Uniqlo Just Dropped Three Short Films

February 27, 2017 Ophelie Zalcmanis-Lai, Content Editor

Freaky dancing, evaporating sweat and ripped jeans.

Not a Wes Anderson film, but it could be. These are the three focal points of Uniqlo’s latest ad campaign by Droga5 London, showing off the Japanese brand’s LifeWear.

We’ve got funky and fresh.

There’s simplistic but beautiful visuals.

And even a little subtle flirting.

Wiffs of Spike Jonez’s spot for Kenzo from last year? Definitely.

And that’s cool. Because now we’re seeing the future of fashion advertising and marketing. It’s about so much more than the clothes themselves, it’s about the stories behind the clothes.

This is what captured our minutes this week.

Here’s why:

1. Each short film is an insight into expert production.

Talk about keeping it cool (and consistent). Droga5 New York produced Uniqlo’s “Why Do We Get Dressed?” spot and managed to keep that narrative going even a year later.

From the same minimalist colour scheme (for all you cool kids out there), similar narration and rotation between wide shots for story development and close-ups for details, the videos all set distinct tone.

Don’t even bother to wag your finger and suggest it’s a case of same o’, same o’.

No, this is what a balance of being different and being brand steady loyal looks like.

They all tell different stories, from bras that move with our bodies to the sweat that evaporates from our bodies. But what ties them all together is the consistency in presentation.

It makes viewers instantly go “ah, yes – that’s Uniqlo.” That instant recognition, along with just really beautifully filming creates the awe inside of viewers.

Put simply, it looks cool. It also sounds cool, with some pretty awesome curated music that puts you right into chill mode.

And that sort of reaction will ultimately inspire viewers to lend their minutes and eventually their dollars.

2. The products are actually put to the test, no frills attached.

Ever watch a fashion ad and play the “I Spy With My Little Eye” game to guess where all the pins in the clothing are because it all just looks way too perfect on screen?

Yeah. Us too.

People aren’t mannequins, and they know it. They want to look good, but they don’t want to look like a clip out from a catalogue. They want to be themselves and be able to picture themselves in the clothes they’re looking at.

So, Uniqlo made people dance on walls, unbutton their shirts, freestyle in a gas station and sweat profusely to put the clothing on full display.

Weird? Yes. Effective nonetheless? You bet.

Especially in the Wireless Bra spot, viewers are treated to real movement. Not the usual institution hallmarks of runway strutting or the simple lean-slightly-to-the-left-then-right posing.

These models are full out dancing, jumping, bending, and twirling - you name it, they’re doing it.

You’d think framing clothes based on their movement would be a no-brainer for fashion brands. Most of the time however, it ends up looking unattainable and unrelatable.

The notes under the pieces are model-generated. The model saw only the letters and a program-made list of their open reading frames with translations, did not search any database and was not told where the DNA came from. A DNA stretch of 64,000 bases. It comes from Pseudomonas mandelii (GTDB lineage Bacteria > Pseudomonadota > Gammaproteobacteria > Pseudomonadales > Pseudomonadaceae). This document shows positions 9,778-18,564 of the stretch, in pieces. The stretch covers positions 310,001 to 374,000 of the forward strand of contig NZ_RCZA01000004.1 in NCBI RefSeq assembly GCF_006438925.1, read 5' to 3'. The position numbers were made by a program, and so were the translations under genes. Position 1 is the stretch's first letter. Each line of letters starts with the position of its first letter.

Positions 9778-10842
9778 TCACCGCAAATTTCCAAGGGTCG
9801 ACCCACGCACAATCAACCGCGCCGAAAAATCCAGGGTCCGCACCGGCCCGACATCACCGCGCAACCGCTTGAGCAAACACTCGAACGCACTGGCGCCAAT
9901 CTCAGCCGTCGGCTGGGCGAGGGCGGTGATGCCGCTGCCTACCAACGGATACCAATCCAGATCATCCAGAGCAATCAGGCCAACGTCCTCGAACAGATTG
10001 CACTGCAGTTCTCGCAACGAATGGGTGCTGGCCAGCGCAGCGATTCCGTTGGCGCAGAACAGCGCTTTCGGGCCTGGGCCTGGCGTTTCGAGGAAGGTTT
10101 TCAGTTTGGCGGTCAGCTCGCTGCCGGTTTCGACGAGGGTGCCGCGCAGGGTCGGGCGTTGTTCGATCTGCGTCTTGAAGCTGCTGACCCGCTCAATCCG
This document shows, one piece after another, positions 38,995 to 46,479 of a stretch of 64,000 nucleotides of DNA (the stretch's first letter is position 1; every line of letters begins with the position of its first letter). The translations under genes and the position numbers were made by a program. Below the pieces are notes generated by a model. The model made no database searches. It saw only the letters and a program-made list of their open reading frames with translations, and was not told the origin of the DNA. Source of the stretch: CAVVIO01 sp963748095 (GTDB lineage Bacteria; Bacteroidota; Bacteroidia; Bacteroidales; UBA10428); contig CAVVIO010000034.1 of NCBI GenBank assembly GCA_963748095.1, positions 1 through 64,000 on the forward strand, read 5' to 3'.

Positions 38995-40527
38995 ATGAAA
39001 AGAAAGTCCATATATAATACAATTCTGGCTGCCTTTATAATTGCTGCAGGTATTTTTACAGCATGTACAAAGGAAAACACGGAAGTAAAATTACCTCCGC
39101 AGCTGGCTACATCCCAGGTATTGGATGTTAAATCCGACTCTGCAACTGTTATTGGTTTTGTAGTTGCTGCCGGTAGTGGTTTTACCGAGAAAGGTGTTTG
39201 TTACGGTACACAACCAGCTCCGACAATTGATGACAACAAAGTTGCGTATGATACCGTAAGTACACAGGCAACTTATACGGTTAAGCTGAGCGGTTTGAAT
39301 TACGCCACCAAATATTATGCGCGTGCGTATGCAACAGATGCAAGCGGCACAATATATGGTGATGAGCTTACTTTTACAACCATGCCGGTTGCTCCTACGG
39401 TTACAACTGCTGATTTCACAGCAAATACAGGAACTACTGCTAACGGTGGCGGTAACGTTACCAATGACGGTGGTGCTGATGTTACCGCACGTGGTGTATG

Uniqlo’s quirks are like a blast of fresh air.

3. Uniqlo’s content is challenging the status quo, much like the brand itself.

The guiding theme of these videos is the line “because of life, we made lifewear.”

Uniqlo knows that clothes are made for a fraction of the price that they’re sold at. So they went and priced the clothing as reasonably as possible (read down jackets for less than $100).

It also realizes that most fast fashion lacks quality.
So Uniqlo chooses easy wash and wear fabrics like rayon that are built for durability and won’t shrink after your first session with the Maytag.

Uniqlo know that life can be complicated, but that your wardrobe doesn’t have to be.
So it goes ahead and forgoes the typical trends to create pieces that are timeless.

Throw a fashion stereotype out there: Uniqlo is probably doing the opposite.

According to Fast Retailing, the Uniqlo parent company, the Uniqlo brand is built on providing clothing that is universal in design and comfort, and that will fit everyone, everywhere.

In an interview with Creative Review from November of 2016, John C Jay, president of global creative at Fast Retailing, says this:

“The mission of bringing the greatest quality to the greatest number of people is something I feel is so fitting of the zeitgeist we live in right now… we don’t go to runway shows and copy everything quickly. If there’s one word I’d say about us, it’s ‘thoughtfulness.’”

Uniqlo stops and thinks.

It could be like everyone else on the block, but it just doesn’t want to be and doesn’t feel the need to jump out of their seats to be “first adopters.”

If anything, they can be the first adopters of waiting and making sure that there is clarity, strategy and consistency at every level of production.

These three LifeWear ads do that by not aiming to put the clothes on a pretty pedestal. Instead (in cool sets and to the beat of awesome music), the ads weave a narrative about what the clothes can do and why they were made as specific as they are.

We’ll take one pair of distressed denim, thanks.

To sum it all up: don’t be the brand spinning the same stuff just under a different tag. Be the brand that doesn’t feel the need to do what you’re “supposed” to do.

If that means breaking plates while dancing in a bra, then go for it.

At the end of the day, people engage with content by lending their minutes. Content is successful when its battery is fully charged with attention.

What will win this week?

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